Mercury News heard from analysts that a company called Applied Micro Circuits has a good shot at hurting Intel's chip profits. Three years ago, the firm began developing an energy-saving ARM-based server chip designed to take care of the needs of Internet firms like Facebook and Google.
Anticipating a tectonic shift in the way data is shuttled across computer networks, Applied Micro Circuits three years ago began developing an energy-saving server chip that targets the needs of Internet-based companies such as Facebook and Google (GOOG). Now the product is nearing the market, and Intel, which dominates this part of the chip industry, is preparing for battle.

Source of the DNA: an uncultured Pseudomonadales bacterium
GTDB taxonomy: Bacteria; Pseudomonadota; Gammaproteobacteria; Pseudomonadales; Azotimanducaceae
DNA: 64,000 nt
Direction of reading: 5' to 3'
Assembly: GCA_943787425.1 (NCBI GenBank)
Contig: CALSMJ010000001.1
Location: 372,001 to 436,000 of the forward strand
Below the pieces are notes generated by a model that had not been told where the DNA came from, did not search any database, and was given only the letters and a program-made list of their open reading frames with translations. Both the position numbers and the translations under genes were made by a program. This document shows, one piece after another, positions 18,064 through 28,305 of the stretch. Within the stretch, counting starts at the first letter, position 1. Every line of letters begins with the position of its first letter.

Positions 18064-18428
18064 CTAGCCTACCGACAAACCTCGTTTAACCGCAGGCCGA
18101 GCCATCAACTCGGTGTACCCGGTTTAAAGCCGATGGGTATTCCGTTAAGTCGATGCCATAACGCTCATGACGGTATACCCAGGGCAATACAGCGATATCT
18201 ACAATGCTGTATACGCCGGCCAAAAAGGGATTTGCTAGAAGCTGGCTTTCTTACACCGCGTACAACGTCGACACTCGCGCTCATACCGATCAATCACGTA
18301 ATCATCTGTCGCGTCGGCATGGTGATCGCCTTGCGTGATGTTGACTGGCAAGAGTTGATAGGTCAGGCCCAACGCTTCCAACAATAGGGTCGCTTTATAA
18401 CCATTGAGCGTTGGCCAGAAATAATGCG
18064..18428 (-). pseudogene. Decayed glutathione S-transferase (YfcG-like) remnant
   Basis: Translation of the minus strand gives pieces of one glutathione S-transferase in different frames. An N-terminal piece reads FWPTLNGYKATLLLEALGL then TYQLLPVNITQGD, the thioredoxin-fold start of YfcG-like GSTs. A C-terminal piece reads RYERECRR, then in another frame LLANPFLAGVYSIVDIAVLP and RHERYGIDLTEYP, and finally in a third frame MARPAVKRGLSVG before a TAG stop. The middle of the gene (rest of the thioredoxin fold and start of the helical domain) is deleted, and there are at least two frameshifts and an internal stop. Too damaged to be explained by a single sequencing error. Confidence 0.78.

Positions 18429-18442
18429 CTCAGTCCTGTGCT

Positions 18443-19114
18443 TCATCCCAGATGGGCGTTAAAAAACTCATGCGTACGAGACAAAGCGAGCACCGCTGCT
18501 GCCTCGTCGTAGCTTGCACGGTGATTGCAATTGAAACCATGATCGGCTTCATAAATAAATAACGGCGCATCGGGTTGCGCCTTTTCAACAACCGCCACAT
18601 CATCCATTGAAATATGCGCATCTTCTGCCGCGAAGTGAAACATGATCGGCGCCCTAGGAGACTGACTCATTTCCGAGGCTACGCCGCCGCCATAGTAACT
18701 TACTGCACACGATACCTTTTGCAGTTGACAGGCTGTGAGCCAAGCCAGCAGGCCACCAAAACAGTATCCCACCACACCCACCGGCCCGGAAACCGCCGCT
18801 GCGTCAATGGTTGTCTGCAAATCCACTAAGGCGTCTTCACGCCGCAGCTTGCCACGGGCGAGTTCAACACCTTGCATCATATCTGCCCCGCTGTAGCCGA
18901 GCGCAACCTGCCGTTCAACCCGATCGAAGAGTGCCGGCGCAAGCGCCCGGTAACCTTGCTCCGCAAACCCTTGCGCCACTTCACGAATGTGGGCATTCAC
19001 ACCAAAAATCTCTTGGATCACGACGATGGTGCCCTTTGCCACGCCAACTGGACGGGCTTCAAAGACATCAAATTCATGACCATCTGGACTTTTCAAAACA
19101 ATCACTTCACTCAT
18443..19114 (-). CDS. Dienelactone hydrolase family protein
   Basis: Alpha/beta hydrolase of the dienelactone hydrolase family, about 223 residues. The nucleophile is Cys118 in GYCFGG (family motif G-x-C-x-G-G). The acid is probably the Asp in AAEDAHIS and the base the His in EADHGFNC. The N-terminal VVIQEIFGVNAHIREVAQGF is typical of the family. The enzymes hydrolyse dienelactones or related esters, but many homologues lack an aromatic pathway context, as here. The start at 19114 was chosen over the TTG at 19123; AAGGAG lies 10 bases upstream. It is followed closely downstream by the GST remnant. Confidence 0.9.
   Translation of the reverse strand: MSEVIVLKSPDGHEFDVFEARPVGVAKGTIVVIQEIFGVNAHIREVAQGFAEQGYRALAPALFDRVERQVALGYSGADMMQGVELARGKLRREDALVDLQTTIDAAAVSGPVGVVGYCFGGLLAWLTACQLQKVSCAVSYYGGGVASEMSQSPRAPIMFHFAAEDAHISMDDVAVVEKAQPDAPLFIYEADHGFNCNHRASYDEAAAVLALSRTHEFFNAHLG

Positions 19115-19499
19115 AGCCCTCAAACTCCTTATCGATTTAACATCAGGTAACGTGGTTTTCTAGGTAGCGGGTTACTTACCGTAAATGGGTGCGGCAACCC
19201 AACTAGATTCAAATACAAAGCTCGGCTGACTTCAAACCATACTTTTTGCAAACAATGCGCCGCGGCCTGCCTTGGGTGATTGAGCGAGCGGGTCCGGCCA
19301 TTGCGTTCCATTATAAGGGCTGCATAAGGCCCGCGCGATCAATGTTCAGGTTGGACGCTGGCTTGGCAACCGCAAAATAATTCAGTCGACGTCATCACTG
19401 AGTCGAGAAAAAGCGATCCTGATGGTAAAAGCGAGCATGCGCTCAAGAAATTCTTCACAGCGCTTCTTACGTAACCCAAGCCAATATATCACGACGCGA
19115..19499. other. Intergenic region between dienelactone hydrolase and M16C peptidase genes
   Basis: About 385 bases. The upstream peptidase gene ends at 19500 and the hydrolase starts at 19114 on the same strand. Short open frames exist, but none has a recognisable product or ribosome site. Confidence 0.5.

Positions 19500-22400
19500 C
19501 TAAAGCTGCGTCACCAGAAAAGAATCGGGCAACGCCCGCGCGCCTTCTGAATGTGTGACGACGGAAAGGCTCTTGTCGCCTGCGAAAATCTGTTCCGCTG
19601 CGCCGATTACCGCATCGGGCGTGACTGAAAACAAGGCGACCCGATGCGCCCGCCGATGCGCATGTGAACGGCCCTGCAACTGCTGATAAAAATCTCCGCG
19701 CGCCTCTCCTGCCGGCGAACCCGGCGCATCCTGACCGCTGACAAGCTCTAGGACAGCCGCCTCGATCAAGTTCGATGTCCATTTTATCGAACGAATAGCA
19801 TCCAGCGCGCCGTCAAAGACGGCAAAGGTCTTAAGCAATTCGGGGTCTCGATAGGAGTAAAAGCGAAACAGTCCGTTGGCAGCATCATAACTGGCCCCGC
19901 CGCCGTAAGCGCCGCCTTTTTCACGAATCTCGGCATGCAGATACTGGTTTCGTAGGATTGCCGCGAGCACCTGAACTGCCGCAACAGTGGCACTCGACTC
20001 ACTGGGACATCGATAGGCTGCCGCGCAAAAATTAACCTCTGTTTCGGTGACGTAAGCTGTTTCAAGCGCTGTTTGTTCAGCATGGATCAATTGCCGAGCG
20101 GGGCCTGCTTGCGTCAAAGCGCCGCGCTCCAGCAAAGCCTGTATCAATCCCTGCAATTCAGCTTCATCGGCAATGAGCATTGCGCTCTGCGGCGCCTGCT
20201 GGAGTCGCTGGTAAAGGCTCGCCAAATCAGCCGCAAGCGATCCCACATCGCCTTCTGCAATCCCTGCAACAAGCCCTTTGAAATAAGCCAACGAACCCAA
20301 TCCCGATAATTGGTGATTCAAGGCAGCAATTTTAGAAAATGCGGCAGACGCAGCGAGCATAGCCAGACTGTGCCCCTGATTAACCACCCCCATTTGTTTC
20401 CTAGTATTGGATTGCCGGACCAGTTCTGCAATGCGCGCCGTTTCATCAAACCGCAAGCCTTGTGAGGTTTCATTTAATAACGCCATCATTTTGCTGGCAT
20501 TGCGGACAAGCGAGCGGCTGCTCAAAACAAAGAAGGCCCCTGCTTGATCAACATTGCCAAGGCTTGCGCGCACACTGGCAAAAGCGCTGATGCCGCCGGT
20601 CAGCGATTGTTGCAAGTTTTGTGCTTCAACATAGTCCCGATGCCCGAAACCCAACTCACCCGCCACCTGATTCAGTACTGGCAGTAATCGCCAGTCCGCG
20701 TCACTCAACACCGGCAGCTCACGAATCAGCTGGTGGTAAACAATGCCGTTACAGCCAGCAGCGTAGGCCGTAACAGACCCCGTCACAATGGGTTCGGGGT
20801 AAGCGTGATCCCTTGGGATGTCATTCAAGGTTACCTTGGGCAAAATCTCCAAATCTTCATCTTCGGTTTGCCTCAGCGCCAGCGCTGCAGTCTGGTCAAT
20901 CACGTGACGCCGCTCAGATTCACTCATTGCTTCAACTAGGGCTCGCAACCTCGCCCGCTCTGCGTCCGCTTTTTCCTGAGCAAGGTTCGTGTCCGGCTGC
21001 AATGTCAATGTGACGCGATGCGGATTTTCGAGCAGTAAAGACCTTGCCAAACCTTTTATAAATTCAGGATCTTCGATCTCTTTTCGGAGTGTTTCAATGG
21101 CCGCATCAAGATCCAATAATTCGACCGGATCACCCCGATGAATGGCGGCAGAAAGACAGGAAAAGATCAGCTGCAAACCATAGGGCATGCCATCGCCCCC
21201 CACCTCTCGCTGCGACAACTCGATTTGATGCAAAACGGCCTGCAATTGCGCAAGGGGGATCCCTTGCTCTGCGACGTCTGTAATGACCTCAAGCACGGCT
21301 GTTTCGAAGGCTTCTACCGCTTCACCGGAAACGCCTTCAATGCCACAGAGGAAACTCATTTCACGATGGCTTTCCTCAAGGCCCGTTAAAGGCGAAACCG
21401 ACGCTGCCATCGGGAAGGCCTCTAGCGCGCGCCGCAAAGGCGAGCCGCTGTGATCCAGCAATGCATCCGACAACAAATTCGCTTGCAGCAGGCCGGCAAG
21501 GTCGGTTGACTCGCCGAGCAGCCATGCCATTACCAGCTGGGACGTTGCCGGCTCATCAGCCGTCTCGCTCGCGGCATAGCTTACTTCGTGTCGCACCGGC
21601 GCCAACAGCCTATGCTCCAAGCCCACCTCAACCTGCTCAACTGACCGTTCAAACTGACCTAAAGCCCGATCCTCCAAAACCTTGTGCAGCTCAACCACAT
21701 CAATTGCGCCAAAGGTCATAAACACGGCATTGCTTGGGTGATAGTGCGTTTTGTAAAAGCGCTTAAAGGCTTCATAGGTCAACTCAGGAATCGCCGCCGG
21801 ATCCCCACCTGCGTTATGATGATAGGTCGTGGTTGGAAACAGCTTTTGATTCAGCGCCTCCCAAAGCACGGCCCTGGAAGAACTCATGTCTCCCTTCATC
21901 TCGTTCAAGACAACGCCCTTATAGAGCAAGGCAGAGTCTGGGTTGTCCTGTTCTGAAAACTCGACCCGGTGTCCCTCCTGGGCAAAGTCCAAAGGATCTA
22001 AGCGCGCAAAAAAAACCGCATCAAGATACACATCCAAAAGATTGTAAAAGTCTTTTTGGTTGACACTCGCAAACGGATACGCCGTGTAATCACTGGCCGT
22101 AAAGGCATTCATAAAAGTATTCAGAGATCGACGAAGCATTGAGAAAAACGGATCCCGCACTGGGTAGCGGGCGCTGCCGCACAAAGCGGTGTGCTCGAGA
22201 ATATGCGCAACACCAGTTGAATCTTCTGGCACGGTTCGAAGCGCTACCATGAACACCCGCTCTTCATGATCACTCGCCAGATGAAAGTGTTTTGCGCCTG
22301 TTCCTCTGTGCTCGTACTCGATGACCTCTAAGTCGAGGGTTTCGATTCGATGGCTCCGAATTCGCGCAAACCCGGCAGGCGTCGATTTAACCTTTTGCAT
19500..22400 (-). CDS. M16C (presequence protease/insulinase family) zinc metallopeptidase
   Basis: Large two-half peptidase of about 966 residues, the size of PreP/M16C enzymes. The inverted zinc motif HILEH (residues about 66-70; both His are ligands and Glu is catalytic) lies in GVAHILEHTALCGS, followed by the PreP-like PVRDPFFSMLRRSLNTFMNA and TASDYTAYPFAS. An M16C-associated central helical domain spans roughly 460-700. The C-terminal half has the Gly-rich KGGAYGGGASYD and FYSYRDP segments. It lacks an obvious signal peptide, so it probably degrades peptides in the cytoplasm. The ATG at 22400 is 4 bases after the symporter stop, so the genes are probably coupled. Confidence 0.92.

"Applied is a significant threat," said Raymond James analyst Hans Mosesmann. Even though its $195 million in annual sales and 649 employees are dwarfed by Intel's $53 billion and workforce of 105,000, Intel, he said, "will lose market share."
The competition comes at a tough time for Santa Clara-based Intel, a storied Silicon Valley company that has led the PC-chip business for decades. Its sales surged for years but have flattened out in recent quarters as consumers shunned PCs for smartphones and tablets.